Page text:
Birmingham’s what I think with

So why am I starting  this blog?   Is it because I’ve mistaken the world for somebody who cares about my every thought and action? Do I blatantly want to promote Flarestack Poets, Poetry Bites , Making Poetry and myself?  Could it be that a Facebook status is just not big enough to contain someone as opinionated as I am?  Is it because, for the fourth time, I didn’t become Birmingham Poet Laureate but I still want to start the blog celebrating Birmingham poetry that was part of my pitch?  Am I trying to sell the jewellery I make? It might well be because September Poetry Bites was one of the greatest nights of poetry I’ve ever experienced, and I want to tell people about it.  Or perhaps it’s because four West Midlands teams are in the Premier League and the Baggies have reached fourth place but the ‘experts’ on Match of the Day still speak of  only Manchester and London teams with reverence and awe. 

 Most likely, it’s about all of those things, but the actual trigger was reading the Pillow Book of Sei Shonagon (which I got from the Oxfam Book Shop in Kings Heath).  Things generally outlast thoughts, but just occasionally, someone speaks to us across a thousand years and a couple of continents.  Sei Shonagon was blessed with an abundance of paper on which to record her observations of the Japanese court and her views on just about everything (she was almost as opinionated as I am).   Reading her words, translated by Ivan Morris  to sound not unlike those of a character from Jane Austen, I thought I’d take a shot at writing for now and hoping posterity might catch a few scraps. I once wrote a story set in a dystopian future, in which a world war had consisted just of the destruction of the internet, so that subsequent generations sought to reconstruct a fabled golden age out of the few fragments that could be saved.  How wonderful would it be to be among those fragments?  And the internet is as plentiful for us as paper was for Sei Shonagon.  So this is my pillow book.  And it won’t all be about poetry.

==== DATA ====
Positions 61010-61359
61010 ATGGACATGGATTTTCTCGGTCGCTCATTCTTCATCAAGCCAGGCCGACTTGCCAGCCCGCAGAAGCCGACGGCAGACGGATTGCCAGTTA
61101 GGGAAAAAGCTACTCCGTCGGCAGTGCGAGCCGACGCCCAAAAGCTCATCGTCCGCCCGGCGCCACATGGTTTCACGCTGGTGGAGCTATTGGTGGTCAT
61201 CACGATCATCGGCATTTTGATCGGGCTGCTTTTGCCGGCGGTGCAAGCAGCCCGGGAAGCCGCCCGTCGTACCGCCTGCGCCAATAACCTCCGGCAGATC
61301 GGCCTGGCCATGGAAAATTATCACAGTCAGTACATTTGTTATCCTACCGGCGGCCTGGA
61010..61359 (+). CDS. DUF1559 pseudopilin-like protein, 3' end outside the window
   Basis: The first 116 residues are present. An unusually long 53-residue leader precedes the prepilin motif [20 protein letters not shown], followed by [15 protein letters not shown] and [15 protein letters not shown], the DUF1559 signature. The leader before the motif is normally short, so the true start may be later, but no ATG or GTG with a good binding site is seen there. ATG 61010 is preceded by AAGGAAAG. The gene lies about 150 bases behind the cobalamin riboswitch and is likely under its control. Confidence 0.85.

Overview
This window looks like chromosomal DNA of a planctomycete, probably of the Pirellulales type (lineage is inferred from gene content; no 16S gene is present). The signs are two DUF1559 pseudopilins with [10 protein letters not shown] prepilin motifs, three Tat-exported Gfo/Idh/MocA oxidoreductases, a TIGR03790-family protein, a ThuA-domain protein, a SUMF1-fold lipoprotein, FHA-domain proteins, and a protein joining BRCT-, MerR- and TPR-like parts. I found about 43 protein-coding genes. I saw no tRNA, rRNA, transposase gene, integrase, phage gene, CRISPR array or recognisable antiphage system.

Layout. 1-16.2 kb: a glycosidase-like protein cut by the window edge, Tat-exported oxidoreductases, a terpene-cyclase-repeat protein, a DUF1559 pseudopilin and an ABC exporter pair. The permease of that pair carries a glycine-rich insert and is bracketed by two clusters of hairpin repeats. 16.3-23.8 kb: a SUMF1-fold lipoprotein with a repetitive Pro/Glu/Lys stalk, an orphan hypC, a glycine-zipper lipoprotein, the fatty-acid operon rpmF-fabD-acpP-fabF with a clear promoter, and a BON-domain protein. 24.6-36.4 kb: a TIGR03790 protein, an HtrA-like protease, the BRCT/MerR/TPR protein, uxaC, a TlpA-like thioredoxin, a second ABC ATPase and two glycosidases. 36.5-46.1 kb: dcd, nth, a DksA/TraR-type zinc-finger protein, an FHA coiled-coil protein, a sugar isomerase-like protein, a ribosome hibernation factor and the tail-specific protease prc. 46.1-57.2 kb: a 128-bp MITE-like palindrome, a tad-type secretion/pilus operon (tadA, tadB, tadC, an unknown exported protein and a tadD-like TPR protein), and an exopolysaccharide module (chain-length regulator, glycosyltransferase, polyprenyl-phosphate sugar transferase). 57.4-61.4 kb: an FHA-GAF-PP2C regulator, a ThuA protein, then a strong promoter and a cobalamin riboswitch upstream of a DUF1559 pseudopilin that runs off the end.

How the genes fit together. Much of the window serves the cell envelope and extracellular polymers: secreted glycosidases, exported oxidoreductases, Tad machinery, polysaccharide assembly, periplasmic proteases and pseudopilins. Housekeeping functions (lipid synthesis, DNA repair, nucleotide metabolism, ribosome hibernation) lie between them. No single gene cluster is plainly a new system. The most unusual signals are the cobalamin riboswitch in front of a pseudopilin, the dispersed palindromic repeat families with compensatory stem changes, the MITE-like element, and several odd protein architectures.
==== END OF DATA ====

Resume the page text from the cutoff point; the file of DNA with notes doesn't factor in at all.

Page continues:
What’s a Brummagem screwdriver, then?  According to Roy Fisher, it’s something like a clawhammer that you use to drive in a screw when you haven’t got a screwdriver, a nail or the will to go looking.  ‘Birmingham’s what I think with,’  Fisher said. ‘It’s not made for that sort of job, but it’s what they gave me.’  Birmingham’s what I think with too, so while this isn’t all about Birmingham, it’s all filtered through my West Midlands consciousness.  Or Greater West Midlands, wherever that is, except that everything about the West Midlands is greater than most other places. That doesn’t mean that readers and contributors have to come from that geographical region.  If you think with a Brummagem screwdriver, you’re eligible for citizenship of the Greater West Midlands of the heart.  I can’t promise to keep this going with any regularity, but I do intend occasionally to feature information about events, achievements and perhaps a few poems. If you want to submit anything, contact me on


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